The IOPC funds are an international compensation scheme, compensating those who have suffered an economic loss following oil discharges from tankers.
The funds were established and have been developed on an ongoing basis by United Nations' International Maritime Organization (IMO) as a reaction to the very serious oil pollution incidents that have occurred since the 1960s.
The economy of the funds
When there are oil discharge incidents from tankers, the owner must pay compensation for the damage up to a certain limit. Damage beyond this limit will be covered by the funds – if the damage arises in a State that is a Party to the funds. The IOPC Funds are financed through contributions from recipients of heavy oil carried by sea.
There are three IOPC Funds: the 1971 Fund, the 1992 Fund and the Supplementary Fund, which all have different maximum amounts for compensation and different member States.
The Supplementary Fund was established as a supplement to the compensation from the 1992 Fund, which covers damages up to approx. DKK 1.8 billion. Membership of the Supplementary Fund is voluntary, and any State Party to the 1992 Fund can become a member.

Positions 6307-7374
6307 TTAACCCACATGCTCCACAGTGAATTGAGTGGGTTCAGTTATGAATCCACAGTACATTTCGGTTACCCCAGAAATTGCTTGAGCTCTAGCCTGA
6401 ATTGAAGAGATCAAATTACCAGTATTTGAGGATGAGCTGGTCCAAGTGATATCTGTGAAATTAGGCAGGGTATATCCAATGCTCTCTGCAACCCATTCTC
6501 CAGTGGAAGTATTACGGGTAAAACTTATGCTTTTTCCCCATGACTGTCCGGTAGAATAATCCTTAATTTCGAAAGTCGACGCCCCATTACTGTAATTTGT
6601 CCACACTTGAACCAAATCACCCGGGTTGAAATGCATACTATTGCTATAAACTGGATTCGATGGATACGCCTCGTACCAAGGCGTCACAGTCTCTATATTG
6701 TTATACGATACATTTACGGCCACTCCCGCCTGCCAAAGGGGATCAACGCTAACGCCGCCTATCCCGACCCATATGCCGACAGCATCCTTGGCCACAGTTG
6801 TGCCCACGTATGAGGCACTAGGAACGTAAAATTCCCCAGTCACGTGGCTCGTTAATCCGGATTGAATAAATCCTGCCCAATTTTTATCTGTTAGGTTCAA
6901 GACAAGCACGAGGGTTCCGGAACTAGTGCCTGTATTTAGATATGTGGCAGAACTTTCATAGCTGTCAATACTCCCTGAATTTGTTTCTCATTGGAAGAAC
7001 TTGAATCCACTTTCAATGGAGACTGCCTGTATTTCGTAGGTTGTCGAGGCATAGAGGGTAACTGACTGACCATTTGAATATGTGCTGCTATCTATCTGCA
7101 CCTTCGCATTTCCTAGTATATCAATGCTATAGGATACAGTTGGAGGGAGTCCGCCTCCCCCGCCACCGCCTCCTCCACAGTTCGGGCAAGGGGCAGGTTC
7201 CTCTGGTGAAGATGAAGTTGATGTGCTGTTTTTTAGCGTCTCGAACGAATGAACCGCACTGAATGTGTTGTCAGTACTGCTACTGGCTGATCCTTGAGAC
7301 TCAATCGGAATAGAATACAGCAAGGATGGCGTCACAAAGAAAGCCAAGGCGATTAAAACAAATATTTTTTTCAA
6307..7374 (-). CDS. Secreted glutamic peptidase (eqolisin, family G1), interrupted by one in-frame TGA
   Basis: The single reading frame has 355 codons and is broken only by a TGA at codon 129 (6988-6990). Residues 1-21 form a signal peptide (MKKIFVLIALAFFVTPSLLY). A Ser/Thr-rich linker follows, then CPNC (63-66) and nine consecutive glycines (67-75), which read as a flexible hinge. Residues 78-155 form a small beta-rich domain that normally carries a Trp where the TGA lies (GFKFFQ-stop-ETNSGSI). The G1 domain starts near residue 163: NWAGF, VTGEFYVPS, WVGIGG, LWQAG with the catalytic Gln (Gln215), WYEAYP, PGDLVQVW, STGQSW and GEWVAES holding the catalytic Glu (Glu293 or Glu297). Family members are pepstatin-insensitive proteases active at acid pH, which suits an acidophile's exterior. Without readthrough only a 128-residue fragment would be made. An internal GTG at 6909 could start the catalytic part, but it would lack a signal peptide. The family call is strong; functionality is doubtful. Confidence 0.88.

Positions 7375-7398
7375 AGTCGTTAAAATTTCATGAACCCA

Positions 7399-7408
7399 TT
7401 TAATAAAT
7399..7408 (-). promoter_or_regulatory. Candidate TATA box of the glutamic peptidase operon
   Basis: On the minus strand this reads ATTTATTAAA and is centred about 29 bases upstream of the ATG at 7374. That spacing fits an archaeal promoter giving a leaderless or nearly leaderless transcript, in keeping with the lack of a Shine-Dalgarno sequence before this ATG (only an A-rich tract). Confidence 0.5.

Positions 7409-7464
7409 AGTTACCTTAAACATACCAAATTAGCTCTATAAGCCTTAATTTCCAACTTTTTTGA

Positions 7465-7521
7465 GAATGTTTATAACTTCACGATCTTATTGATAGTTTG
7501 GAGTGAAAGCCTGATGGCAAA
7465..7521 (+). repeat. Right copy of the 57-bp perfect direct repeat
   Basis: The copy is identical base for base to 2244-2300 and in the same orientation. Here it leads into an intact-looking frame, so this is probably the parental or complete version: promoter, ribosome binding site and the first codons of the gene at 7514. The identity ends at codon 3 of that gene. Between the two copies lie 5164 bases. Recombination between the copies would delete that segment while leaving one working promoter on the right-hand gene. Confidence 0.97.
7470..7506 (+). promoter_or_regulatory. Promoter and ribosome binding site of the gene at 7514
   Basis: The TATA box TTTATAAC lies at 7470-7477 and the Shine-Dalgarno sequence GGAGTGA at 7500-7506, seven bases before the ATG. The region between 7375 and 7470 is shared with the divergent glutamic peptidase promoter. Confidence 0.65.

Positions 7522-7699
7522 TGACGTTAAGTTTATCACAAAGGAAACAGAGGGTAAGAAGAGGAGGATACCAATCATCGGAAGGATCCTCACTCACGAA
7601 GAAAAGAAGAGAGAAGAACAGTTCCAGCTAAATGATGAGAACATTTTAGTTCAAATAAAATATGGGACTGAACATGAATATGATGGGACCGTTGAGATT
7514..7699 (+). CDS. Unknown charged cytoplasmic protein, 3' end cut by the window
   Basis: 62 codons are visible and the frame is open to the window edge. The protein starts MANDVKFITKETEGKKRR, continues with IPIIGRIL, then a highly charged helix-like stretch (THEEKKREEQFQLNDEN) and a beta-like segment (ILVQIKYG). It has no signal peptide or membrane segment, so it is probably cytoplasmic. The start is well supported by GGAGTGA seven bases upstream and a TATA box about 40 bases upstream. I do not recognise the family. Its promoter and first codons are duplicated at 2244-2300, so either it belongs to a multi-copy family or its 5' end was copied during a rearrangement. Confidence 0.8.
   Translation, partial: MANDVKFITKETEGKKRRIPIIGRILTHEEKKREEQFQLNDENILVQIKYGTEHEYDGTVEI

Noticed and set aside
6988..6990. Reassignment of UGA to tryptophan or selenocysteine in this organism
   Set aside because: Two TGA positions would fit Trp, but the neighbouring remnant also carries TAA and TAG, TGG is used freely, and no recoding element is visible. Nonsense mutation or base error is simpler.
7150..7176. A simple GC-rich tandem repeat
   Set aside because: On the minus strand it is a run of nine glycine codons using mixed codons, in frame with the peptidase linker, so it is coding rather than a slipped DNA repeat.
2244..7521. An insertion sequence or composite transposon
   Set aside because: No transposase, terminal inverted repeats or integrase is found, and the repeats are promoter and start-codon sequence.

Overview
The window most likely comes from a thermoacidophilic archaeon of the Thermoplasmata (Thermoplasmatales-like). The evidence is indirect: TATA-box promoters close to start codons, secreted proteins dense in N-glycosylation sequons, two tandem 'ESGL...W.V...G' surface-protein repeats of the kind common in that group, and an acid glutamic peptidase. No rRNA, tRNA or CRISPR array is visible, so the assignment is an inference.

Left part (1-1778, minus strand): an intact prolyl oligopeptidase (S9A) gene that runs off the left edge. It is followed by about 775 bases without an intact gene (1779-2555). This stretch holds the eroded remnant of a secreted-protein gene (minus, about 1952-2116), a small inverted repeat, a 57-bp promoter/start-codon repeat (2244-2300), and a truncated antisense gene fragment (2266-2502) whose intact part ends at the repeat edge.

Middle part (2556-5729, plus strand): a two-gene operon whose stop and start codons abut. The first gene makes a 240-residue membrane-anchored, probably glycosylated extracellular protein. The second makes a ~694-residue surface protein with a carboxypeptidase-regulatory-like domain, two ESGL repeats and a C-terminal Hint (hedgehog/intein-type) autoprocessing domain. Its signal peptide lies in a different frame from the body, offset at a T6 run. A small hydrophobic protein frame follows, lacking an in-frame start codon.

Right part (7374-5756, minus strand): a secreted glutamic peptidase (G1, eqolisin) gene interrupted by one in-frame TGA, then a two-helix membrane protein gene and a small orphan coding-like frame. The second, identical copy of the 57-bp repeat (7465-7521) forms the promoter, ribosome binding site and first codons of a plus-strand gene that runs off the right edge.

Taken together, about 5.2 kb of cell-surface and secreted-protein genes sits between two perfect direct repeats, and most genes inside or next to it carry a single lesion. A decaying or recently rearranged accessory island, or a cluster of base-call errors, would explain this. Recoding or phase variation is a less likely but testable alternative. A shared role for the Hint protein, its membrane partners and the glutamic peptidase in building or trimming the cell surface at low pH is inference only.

The 1971 Fund was the first Oil Pollution Compensation Fund that was established. Today, it has been replaced by the other two funds, but it still considers individual cases related to incidents that have arisen previously.
Denmark at the front
Denmark is a member of all the funds and was one of the leading forces behind the establishment of the Supplementary Fund, which became effective in 2005. Its purpose is to ensure that the money is sufficient to cover the expenses of larger pollution damage and it covers up to approx. DKK 6.7 billion.
The Supplementary Fund is relevant in connection with incidents where the damages exceed approx. DKK 1.8 billion. Fortunately, such accidents are rare, but in very unfortunate cases, it is important that there is sufficient money to cover the damages. This applies to a loss of income in the fishing industry, a loss of income in the tourist industry and public expenses for cleaning up oil.